Shortly before defendants filed their motion for summary judgment, this court, in Pinto v. Nettleship, 737 F.2d 130 (1st Cir.1984), upheld the granting of summary judgment in favor of Victor Maldonado, a defendant jail superintendent, in another Sec. 1983 action seeking damages for the death of a prison inmate. In Pinto, a pretrial detainee housed at Bayamon Regional Jail had been killed on the second day of his detention. The pertinent allegations were that "there was an extreme condition of overcrowding, lack of vigilance and protection of inmates due to lack of sufficient prison guards" and that the defendant jail superintendent had been physically incapable of protecting any inmate's life. Id. at 131. The jail superintendent moved for summary judgment stating he had had no personal knowledge that decedent had any special need for protection. Plaintiffs did not contest that point, but rather claimed that the extreme overcrowding and lack of vigilence and protection due to insufficient guards had resulted in decedent's death and that defendant, as superintendent, was responsible for these prison conditions. The record before us, however, indicated that defendant did not control the number of guards, could not refuse to admit inmates, and had done what he could to obtain more guards and to alleviate the crowding. As plaintiffs offered nothing to suggest the superintendent could have done more than he had, and as a jail official in a Sec. 1983 action cannot be held liable in damages for conditions beyond his control, we concluded that the district court had correctly granted summary judgment on the record before it.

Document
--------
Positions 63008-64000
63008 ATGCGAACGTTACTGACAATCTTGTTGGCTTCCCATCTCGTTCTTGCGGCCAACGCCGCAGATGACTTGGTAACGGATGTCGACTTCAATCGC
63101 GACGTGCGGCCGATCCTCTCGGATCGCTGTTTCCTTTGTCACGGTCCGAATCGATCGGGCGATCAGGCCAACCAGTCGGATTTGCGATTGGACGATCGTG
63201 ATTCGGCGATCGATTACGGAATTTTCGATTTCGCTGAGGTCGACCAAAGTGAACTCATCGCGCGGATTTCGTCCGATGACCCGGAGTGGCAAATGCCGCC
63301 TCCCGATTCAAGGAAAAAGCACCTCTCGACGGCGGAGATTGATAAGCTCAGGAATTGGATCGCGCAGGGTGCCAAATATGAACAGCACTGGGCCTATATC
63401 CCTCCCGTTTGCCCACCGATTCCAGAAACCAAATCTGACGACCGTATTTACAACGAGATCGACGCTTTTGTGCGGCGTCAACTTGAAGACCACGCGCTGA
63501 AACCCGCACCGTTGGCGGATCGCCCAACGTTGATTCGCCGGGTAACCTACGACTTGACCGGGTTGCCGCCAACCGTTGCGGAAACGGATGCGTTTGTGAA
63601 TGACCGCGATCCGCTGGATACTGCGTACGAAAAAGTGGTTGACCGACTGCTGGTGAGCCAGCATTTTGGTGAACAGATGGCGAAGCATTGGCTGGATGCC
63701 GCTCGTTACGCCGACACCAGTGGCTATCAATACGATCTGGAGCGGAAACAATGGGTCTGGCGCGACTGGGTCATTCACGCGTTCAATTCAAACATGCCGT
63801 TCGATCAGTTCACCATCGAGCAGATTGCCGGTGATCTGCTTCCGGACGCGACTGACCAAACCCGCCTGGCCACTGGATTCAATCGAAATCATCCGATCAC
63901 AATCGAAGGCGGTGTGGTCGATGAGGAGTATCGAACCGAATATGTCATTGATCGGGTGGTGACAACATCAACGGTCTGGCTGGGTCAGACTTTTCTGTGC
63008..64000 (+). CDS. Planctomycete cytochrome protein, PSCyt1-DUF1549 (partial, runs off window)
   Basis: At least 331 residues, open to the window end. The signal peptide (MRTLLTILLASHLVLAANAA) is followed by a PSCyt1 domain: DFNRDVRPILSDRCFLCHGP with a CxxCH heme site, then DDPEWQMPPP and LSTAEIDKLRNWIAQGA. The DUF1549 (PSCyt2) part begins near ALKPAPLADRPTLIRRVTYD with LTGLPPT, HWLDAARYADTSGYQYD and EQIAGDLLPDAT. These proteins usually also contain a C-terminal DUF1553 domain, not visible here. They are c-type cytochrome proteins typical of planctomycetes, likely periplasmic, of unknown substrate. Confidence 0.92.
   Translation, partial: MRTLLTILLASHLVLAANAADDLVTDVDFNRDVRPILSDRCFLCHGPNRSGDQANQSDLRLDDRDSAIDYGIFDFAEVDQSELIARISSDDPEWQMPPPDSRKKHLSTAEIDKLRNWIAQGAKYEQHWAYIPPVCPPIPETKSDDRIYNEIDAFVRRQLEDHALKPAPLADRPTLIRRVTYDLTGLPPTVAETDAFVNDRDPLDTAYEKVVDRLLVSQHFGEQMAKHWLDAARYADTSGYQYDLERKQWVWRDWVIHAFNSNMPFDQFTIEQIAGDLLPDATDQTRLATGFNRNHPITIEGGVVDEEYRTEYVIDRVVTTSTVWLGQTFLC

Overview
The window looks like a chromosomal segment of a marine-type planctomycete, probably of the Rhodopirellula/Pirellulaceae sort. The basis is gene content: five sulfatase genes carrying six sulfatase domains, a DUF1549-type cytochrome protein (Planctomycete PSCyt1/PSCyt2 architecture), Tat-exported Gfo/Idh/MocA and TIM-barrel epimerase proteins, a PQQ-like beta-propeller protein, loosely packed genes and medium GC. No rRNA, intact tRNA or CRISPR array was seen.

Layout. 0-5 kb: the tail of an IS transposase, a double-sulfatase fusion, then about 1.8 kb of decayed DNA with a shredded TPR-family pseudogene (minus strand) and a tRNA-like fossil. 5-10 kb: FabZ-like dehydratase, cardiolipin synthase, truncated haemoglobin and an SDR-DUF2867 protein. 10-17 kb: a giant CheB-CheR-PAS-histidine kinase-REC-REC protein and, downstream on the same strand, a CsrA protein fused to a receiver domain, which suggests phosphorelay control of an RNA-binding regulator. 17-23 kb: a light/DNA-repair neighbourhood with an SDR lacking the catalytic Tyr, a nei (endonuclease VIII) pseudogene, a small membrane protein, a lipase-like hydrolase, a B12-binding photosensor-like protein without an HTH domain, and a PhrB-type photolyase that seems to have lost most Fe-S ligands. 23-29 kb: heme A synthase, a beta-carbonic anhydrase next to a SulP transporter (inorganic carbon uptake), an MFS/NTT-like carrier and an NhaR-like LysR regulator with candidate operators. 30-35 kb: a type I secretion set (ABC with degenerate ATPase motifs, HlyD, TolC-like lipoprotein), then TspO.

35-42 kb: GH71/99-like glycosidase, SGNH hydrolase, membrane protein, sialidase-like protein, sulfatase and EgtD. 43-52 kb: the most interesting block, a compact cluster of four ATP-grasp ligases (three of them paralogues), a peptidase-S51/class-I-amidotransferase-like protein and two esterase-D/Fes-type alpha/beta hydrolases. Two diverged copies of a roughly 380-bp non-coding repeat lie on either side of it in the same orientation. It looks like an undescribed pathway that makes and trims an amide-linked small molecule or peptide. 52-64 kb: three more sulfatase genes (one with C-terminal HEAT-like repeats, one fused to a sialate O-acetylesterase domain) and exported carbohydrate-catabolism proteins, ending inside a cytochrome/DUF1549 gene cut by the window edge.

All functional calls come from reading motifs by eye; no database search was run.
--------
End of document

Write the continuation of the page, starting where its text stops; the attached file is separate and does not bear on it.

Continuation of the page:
In moving for summary judgment in the present case, defendants filed three short affidavits seeking to bring themselves within the contours of Pinto. Defendant Candelaria, the superintendent of the Arecibo jail where the deceased was housed, stated that he had neither been notified that decedent's life was in danger nor requested to provide special protection and, in any event, was not responsible for the jail conditions because he had been on sick leave from October 19, 1981 to January 24, 1983 and hence relieved of his duties. Defendant Torres, the Director of the Program of Penal Institutions of the Administration of Corrections, stated that he was in charge of security, that he had held his position less than five months previous to decedent's death, that he had not been notified decedent's life was in danger or that decedent needed protection, that he had no knowledge of nor control over the incidents alleged in the complaint, and that while he could recommend hiring or transfer of guards, the Administrator of Corrections might or might not adopt the recommendations. Torres did not state whether or not he had recommended more guards for Arecibo jail. Defendant Jimenez Nettleship, the Administrator of Corrections, stated that he had been the Administrator for less than six months prior to decedent's death, that he had inherited his predecessor's budget and an overcrowded prison system, that he had increased the number of guards at Arecibo Jail by five in December 1981, and that he had not been notified decedent's life had been in danger.